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Monto Cafe and Steakhouse, Camden Street

Monto Cafe and Steakhouse, Camden Street.

I have long argued that Camden Street is really the culinary capital of Dublin. Often when approached by tourists, seeking the odious Temple Bar, I am sure to let them know that Camden St is a far better option for the 3 Ps (Pints, Pallette and Price). And it stands to reason. One cannot help but be enamoured with the diverse cuisine in the area, from Afghan Grills to Japanese Sushi houses. Not only that, there is a lot of strong competition in the area, restaurants and cafes, should they not cut the muster, fail. And rightly so. Eating out is not a cheap prospect anymore, so value for money and, above all, quality are the only things that should matter.

So on a recent ramble through the area, quite peckish, I decided to try the Monto Cafe and Steakhouse, and I was not disappointed. Based in the spacious 8/9 Upper Camden St (almost directly across the road from the Camden Court Hotel) Montos styles itself as “one of the best eateries in Dublin….that sources the finest ingredients”, I went in to put that quote to the test.

Upon entering the restaurant, I could not help but be impressed by the decor. Pictures of Grecian philosophers share the walls with a unique artistic style that could have easily crossed the line into pretentiousness, yet found a balance that is very comfortable. The large dining room is complemented by large windows that gives the diner a view of Camden Street. And while Camden Street is something of an acquired taste visually, the owners of the Monto should be commended on the contemplative ambience that the window provides. To me, the entire ensemble harkens to an almost nostalgic mediterranean enclave one might find on their first “adult” holiday, whilst also remaining current.

The staff are very courteous and professional. It may be the cynic in me (it definitely is the cynic in me) but I like to know I am in an establishment that doesn’t cling to the vagaries of trying to recreate “home away from home” dining, with their faux Americanized sales patter and borderline psychotic smiles. No sir, give me competent a courteous any day. I truly admire confident professionals, and that is what the wait staff exude in Monto’s. From the moment they seat you, they ensure that you are going to looked after.

As it was still lunch time, I chose from the set menu, which is priced quite reasonably at €23.50 for a two course meal. To start, I chose the Deep Fried Brie with a side of rocket and walnuts with a soy chilli dipping sauce. Deep frying a soft cheese like brie is a bold move. Often it fails to work, either being too chewy or too melted. However the chef’s in the Monto manage to pull it off perfectly with the breaded coating and soft cheese being a perfect amalgam in regards to texture. Sometimes it seems that chefs often fear allowing a soft cheese to speak for itself. They are quick to mask the perceived blandness of a soft cheese like brie in variety of ways. The chefs in Monto’s take a different approach, they allow the cheese to be appreciated by allowing it to be itself. The result is a deceptively simple and beautiful starter. The Monto also claims to produce fine Italian cuisine, and while what I ordered certainly wasn’t Italian, per se, there was an unmistakable Italian philosophy coming from the kitchen.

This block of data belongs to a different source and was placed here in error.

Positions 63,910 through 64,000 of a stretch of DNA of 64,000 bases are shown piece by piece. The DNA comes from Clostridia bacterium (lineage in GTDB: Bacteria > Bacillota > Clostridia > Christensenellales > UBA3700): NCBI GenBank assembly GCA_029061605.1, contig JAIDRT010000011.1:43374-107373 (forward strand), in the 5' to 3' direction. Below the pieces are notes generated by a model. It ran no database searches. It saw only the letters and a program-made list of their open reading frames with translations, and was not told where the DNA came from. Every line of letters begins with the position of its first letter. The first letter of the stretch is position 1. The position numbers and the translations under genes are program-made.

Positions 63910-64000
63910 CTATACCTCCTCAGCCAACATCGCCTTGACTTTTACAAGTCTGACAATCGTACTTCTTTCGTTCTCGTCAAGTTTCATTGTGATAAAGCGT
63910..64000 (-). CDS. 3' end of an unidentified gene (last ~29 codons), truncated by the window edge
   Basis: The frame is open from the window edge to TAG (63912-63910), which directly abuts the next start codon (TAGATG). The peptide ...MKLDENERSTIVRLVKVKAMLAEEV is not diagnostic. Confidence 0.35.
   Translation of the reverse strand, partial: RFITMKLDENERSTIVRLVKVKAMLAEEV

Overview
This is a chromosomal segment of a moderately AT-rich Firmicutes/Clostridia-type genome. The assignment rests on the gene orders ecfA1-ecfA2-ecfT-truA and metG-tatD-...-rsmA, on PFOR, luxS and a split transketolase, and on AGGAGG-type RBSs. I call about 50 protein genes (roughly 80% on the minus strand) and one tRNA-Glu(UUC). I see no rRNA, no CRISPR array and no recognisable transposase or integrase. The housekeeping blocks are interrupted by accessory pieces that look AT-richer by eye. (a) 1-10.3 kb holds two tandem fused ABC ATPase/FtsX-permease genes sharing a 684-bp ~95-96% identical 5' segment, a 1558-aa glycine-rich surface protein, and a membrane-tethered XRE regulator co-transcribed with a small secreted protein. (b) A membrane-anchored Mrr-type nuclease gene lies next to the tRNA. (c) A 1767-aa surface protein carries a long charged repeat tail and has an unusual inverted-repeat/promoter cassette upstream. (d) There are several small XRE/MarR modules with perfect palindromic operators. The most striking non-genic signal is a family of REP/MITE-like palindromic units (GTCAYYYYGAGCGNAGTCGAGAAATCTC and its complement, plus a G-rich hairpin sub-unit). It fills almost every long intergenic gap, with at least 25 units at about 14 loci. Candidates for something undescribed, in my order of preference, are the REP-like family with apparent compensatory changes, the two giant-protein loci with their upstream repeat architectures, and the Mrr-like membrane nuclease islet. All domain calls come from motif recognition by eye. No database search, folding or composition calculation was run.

For my main, I had the Chicken Supreme with wild mushrooms, chanteray carrots in a red wine jus. I found this meal to be deeply satisfying. From the perfectly cooked chicken, to the provocative wild mushrooms, perfectly roasted carrots, all united in a red wine jus that truly completed the meal. Furthermore, one found it so beautifully presented, that one broke a personal rule of good taste and photographed the arrangement. And while taste alone shall be the testament of its quality, I suppose capturing a photograph allows others to at least be on nodding terms with its essence, should they decide to order it themselves at some stage, a recommendation I would urge.

At a price point slightly higher than the average casual dining restaurant in the area, (all in, with two drinks, it cost me €27.50) one perhaps wouldn’t be inclined to make Monto’s a standard “go to” lunch spot. However, when one is so inclined to splurge a little, whether to entertain work colleagues, go on a date, or enjoy some really nice food with friends, one cannot, in my somewhat (borderline)humble opinion, Monto’s Cafe and Steakhouse makes an excellent choice.


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